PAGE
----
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Sun, Aug 27, 2006

Aero-News Alert: Comair CRJ Down On Takeoff From KLEX

One Survivor Reported Among 50 Persons Onboard

ANN REALTIME Update 08.27.06 1830 EDT: At a press conference from Blue Grass Airport in Lexington, KY, a spokesperson with the National Transportation Safety Board confirms the CRJ-100 involved in Sunday's accident was lined up on a heading of 260 when the plane crashed immediately after takeoff.

At least one news service also reports that sources have confirmed the pilot of Comair Flight 5191 took off at 6 am this morning from 3,500-foot runway 26, instead of the much-longer runway 22 typically used for commercial operations at that airport. Long before official word of that possibility was reported, Aero-News received word from several alert News-Spies the plane had departed from the shorter runway.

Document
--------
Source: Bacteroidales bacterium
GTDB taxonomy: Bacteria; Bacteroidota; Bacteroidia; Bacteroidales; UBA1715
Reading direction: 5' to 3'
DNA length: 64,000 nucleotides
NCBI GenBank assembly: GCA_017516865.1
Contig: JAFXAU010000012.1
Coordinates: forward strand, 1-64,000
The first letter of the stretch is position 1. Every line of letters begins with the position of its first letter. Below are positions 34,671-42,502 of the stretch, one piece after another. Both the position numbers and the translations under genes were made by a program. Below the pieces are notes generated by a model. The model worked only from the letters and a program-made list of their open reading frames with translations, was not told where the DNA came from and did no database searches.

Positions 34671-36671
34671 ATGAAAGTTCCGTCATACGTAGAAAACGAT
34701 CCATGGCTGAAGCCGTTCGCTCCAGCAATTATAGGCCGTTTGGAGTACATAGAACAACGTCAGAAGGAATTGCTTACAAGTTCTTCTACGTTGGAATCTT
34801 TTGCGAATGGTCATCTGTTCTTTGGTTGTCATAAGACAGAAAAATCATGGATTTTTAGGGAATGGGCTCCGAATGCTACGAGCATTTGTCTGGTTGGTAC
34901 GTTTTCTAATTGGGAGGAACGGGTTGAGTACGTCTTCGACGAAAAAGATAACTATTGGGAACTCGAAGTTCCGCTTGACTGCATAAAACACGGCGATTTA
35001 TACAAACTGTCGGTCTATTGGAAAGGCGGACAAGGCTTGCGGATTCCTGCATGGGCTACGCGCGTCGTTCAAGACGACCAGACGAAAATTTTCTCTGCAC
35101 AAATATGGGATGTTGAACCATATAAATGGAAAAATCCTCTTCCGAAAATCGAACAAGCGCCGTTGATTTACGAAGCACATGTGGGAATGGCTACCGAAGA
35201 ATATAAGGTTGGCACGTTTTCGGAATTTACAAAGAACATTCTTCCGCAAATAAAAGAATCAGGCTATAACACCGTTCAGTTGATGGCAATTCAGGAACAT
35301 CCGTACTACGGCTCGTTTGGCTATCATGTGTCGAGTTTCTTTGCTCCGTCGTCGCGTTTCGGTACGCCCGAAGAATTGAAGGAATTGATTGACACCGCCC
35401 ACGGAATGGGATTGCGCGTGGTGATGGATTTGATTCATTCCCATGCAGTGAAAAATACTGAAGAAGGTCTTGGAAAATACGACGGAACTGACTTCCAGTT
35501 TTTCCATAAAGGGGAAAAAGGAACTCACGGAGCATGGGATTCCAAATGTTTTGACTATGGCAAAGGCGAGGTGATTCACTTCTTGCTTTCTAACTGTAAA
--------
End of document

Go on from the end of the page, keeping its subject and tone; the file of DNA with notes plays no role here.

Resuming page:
Citing evidence from the plane's two flight data recorders -- recovered from the wreckage of the plane -- NTSB spokeswoman Debbie Hersman added communications between pilots on the aircraft and air traffic controllers made reference to runway 22, but she refused to speculate if the plane had been cleared to takeoff on that runway... or if the plane had actually departed from runway 26.

MSNBC reports one controller was on duty in the KLEX tower at the time of the accident.

Both Runway 22 and 26 are accessed by Taxiway Alpha at the airport, with the turnoff for 26 coming before the threshold of the longer runway. In addition to being less than half the length of runway 22, the shorter runway is also half as wide -- 75 feet, as opposed to 150 feet. Runway 26 is also unlit.